Artist’s Photos Put Face to Missing Nigerian Schoolgirls
Glenna Gordon photographed the kidnapped girls' belongings.
Photographer Glenna Gordon has catalogued the belongings of some of the Nigerian schoolgirls kidnapped by Boku Haram extremists in April, reports the New York Times. The isolated clothing, school books, and accessories reveal the individual girls’ personalities, interests, hopes, and dreams while stressing that the girls are missing.
Gordon has been working in Africa since 2006, specifically with young women in northern Nigerian, and had previously attended and photographed protests in Lago and Abuja about the missing girls, but felt that story deserved a more personal touch.
“I kept thinking about how these girls are missing and how they’re missing from our pictures of the protests,” she told the Times. “I felt the girls were getting lost.”
Though the girls were out of reach, Gordon realized she could get in touch with their families and learn more about the teenagers through the possessions they had left behind. Through her work, a picture of each girl is revealed, from a love of hide-and-go-seek for fourth grader Elizabeth Joseph, to a letter from Hauwa Ntaki wishing her brother “a thousand greetings to his friends and none to his enemies.”
Because there are rumors that Boku Haram is planning to attack the girls’ home of Chibok, military blockades prevented Gordon from personally visiting the village. Instead, she interviewed their parents and relatives by phone, and had some of their belongings sent to Abuja via a two-part journey by bush taxi and by bus.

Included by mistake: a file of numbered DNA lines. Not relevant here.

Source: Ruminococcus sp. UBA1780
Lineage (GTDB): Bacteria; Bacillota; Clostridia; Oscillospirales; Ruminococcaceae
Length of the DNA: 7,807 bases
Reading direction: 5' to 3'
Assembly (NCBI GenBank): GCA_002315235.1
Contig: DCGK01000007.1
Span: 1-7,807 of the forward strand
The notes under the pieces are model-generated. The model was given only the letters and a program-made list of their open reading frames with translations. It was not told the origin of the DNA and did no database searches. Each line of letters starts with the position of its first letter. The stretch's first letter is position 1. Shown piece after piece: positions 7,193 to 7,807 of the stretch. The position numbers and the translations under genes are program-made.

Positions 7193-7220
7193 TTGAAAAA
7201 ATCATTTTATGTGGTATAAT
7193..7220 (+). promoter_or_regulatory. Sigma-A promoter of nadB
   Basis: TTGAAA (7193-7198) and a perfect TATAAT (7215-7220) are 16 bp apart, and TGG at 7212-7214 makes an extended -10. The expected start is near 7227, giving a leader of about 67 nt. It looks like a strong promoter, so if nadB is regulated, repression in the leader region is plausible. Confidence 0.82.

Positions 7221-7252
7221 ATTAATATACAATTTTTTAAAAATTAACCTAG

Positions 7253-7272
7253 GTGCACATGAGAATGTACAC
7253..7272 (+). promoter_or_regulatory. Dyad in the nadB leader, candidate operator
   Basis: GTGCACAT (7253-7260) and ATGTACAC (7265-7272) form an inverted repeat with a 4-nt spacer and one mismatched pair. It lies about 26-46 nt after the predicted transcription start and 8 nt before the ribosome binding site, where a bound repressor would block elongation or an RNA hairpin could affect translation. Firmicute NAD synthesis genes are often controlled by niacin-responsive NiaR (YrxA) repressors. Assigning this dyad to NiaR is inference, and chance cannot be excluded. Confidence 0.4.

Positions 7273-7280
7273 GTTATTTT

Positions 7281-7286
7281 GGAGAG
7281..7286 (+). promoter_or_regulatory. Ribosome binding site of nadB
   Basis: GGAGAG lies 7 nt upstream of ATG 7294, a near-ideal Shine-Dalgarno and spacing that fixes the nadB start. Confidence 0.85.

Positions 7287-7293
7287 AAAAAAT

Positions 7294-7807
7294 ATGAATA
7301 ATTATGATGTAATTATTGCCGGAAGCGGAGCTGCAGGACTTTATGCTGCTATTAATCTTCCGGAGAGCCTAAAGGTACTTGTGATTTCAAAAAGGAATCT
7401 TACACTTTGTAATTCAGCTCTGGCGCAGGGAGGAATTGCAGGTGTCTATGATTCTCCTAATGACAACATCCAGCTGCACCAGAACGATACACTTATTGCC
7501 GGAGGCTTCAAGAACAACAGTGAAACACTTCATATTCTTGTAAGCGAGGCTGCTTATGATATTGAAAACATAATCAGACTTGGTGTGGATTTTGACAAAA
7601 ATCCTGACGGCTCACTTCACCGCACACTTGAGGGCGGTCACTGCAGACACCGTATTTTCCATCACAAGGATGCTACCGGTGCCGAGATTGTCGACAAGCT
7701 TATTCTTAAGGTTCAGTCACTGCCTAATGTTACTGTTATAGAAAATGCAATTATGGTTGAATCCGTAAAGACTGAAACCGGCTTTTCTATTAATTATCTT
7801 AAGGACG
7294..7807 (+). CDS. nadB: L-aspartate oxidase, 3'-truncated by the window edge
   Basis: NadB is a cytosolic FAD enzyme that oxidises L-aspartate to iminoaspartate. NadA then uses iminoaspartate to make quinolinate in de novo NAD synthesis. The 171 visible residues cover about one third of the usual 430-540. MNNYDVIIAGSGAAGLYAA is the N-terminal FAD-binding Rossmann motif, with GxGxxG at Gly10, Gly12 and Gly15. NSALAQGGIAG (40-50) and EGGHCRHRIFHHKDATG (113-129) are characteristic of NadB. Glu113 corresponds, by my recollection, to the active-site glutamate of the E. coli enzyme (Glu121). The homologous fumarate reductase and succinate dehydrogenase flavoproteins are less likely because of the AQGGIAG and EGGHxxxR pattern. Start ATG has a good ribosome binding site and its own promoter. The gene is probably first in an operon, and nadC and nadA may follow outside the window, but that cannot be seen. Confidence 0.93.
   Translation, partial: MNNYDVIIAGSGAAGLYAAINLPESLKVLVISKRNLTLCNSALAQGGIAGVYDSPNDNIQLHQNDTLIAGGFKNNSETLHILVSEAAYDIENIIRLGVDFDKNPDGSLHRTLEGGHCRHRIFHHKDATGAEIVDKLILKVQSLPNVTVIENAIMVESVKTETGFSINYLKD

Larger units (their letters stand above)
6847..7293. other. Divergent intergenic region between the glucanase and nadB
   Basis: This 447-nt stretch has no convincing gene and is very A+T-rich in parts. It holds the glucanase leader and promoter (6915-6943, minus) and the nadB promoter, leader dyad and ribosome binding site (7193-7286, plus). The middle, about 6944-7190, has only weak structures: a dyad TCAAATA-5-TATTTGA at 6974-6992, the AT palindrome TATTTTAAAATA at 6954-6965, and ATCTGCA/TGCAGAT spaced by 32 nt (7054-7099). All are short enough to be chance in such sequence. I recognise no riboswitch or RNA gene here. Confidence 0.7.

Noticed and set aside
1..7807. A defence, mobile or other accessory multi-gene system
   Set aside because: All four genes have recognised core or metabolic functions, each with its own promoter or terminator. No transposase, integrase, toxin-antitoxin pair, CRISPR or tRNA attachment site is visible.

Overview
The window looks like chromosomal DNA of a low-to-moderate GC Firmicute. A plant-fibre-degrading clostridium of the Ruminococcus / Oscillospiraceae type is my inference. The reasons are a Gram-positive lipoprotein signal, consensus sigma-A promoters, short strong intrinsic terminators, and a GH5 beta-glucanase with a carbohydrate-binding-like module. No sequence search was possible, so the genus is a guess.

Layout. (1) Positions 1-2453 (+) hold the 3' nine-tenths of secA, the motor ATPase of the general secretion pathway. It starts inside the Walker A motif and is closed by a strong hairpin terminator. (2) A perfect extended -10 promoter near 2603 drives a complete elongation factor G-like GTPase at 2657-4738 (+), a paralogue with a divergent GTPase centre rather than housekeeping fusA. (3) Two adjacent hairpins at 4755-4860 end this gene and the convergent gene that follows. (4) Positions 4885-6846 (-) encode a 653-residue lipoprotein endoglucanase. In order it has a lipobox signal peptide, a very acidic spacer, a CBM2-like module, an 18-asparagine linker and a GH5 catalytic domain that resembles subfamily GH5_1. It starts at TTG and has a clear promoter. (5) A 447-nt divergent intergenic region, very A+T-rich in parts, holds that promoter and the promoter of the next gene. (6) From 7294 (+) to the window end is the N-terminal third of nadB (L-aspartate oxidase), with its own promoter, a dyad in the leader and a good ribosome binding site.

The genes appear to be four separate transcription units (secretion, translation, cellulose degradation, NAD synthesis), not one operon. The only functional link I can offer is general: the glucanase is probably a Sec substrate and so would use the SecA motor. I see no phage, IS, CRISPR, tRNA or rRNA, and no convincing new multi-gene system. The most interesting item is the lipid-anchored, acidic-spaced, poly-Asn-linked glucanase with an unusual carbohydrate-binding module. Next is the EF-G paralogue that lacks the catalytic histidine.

Each item, Gordon found, revealed subtle details about their owner’s lives. Three blue gingham cotton uniforms, each handmade, were slightly different. One showed numerous signs of repair, suggesting it had been passed down from an older sibling, or that her family simply couldn’t afford to replace it. Another was still dirty, perhaps indicating that the girl didn’t have money for soap to wash it.
Other attempts to put a face to the missing girls have proved less than successful. The #BringBackOurGirls Twitter campaign, aimed at raising awareness of the plight of the kidnapped school children, has attracted criticism for it appropriation of photos of unrelated girls from Guinea-Bissea taken by Ami Vitale and used without her permission.
“It’s a beautiful campaign that shows the power of social media,” Vitale told the Times, explaining that she is disturbed by how her photos have been misrepresented. “Can you imagine having your daughter’s image spread throughout the world as the face of sexual trafficking? These girls have never been abducted, never been sexually trafficked.”
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